Last summer my friend David stuck a couple of surprises in one of my garden beds, and a few weeks ago I pulled two sweet little Vidalia onions. When I called to thank him, he offered to send me a bunch of starts. He just finished planting 1950 of them in his central Florida garden, where they’ll grow long and well until they’re four or five inches fat. There’s no chance of that here! In fact, it’s almost certain they won’t survive the winter. But the slim chance of their success is worth the gamble.
So here, on November first, I’ve planted about fifty little onions and watered them in. I’ll set up the hoop house over one bed, and gradually mulch the other with a foot of straw, and whatever snow slides off the hoop house on top of that. If I can coax either bed through the winter it will be well worth the effort come summer.
First of all, call me crazy. I just planted fifty Vidalia onions on the first of November. It’s not even a root day. But close! I missed that yesterday with errands in town and of course the Halloween frenzy. I did get the beds ready, turning and breaking up the clayey soil, but when I had twenty minutes in the afternoon between other tasks and dressing for the party, I chose to lay on the patio chaise with my feet up the back. Toes up time!
I’d spent the day before canning tomatoes and freezing pesto, and the morning canning tomatillos. Last night at Halloween dinner we were talking about how none of us has ever lived in a place before where so many people know exactly where their food comes from. If we don’t grow our own vegetables, our neighbors give or sell us some. We don’t have much in the way of farmers’ markets, but we have a lot of farms where we can go directly to buy vegetables. If we don’t make our own bread we know someone who does. If we don’t slaughter our own meat we have friends who hunt, or grow pigs or cattle or lambs, or we visit the Homestead Market and buy meat grown without chemicals and hormones on local ranches. We are very connected to our food on the Western Slope, and we revel in our collaborative meals.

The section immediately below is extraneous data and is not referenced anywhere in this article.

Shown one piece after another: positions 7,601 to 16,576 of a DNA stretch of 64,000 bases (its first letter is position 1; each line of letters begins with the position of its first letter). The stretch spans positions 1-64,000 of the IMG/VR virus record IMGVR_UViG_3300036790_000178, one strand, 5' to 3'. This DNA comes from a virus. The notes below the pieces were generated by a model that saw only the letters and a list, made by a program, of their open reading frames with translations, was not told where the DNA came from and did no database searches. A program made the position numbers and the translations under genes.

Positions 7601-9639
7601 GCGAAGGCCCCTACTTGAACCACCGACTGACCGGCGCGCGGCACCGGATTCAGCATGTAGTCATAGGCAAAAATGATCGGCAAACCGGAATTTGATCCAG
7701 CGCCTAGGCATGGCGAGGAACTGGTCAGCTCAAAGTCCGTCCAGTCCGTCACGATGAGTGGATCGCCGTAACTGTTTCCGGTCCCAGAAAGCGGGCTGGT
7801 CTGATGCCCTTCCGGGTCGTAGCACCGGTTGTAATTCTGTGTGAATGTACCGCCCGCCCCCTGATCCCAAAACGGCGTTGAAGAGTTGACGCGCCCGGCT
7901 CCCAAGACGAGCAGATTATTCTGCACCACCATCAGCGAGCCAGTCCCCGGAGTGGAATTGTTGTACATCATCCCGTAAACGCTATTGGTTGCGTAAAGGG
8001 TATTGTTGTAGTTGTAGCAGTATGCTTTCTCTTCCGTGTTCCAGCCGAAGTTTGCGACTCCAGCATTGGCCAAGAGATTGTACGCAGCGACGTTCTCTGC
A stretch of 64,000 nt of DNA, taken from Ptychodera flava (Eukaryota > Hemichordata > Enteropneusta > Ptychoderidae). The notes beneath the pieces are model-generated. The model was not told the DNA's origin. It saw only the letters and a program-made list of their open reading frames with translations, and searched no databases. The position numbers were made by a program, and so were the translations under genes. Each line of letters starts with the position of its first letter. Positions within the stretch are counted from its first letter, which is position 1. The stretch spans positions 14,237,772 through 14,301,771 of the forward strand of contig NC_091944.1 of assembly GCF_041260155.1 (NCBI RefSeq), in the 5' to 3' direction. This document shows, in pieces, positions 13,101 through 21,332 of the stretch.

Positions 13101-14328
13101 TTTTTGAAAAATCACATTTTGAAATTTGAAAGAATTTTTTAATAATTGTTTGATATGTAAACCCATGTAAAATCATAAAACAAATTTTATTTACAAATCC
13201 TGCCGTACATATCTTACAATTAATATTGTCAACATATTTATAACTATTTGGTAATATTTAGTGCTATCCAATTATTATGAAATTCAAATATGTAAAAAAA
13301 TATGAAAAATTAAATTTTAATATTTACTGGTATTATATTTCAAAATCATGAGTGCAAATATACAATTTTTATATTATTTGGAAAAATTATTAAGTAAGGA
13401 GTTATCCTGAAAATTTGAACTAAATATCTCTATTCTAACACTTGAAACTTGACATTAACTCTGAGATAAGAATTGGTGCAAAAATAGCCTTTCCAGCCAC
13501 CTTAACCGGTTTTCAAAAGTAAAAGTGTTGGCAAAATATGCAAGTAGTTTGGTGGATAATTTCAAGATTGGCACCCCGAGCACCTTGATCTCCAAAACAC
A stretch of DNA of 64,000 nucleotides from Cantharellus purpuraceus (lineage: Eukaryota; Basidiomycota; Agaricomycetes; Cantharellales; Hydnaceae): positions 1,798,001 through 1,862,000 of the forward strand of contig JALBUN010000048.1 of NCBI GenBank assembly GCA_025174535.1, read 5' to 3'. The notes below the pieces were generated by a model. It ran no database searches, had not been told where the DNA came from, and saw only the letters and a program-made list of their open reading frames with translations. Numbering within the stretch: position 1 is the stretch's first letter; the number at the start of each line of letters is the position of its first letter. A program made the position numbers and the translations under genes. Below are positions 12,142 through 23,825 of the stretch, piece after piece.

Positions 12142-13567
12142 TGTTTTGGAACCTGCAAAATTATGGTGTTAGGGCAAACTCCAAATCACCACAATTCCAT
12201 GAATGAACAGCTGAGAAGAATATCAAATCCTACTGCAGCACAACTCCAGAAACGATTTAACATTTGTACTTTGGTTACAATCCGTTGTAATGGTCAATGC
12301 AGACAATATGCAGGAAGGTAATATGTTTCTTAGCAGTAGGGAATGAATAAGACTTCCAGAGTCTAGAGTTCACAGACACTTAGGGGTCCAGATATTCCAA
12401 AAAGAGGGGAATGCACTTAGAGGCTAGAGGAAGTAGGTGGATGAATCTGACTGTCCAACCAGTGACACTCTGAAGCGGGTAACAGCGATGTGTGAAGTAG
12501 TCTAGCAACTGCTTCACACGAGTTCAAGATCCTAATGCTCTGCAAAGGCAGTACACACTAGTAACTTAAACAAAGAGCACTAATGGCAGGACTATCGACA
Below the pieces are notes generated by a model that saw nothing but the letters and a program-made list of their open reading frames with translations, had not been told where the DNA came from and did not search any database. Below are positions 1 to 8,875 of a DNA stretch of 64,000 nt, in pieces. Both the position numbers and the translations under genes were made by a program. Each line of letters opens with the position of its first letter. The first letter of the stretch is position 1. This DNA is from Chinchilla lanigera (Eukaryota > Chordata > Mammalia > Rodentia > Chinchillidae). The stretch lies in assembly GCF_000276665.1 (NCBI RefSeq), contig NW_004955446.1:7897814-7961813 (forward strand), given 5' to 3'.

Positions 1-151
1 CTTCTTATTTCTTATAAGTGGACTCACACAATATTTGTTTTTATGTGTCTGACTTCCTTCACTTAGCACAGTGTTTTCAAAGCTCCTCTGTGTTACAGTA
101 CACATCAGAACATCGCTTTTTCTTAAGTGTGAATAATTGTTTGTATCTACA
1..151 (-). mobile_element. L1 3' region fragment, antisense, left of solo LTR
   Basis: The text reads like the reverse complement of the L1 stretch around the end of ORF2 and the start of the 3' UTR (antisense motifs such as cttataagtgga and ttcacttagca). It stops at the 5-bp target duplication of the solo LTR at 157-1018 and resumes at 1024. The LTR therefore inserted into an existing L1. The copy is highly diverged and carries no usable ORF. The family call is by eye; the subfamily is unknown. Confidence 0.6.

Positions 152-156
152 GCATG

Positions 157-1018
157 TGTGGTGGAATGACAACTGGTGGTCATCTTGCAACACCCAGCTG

Chrysanthemums flowering around one of my few ripe Early Girl tomatoes in late September. I pulled most of the tomato plants up before leaving town the last week of September, and hung them in the tower to slowly ripen. A surprising number of them have turned red and gone into the pot or a sandwich since then.
September 22’s harvest of carrots, parsley, coriander, and tomatoes, all went into a frittata with Pamela’s eggs.
One of many rounds of garden pasta sauce in the making.
The Romas produced prolifically; unfortunately, not until early October. I learned from this to protect the plants from deer, who ate the first round of tomatoes in late summer just as they ripened. But the plants rebounded amazingly from the grazing, tripled in size, and put out a bunch of late blossoms. Which turned into late tomatoes. Which did, in fact, ripen slowly on the counter, contributing to several batches of sauce and soup.
The Last Zucchini. I swear, I checked this plant every few days all fall, hoping to avoid another giant fruit. And suddenly, when I started pulling plants up after the first real frost on October 8, I found this biggest-of-all hidden right along the bed wall.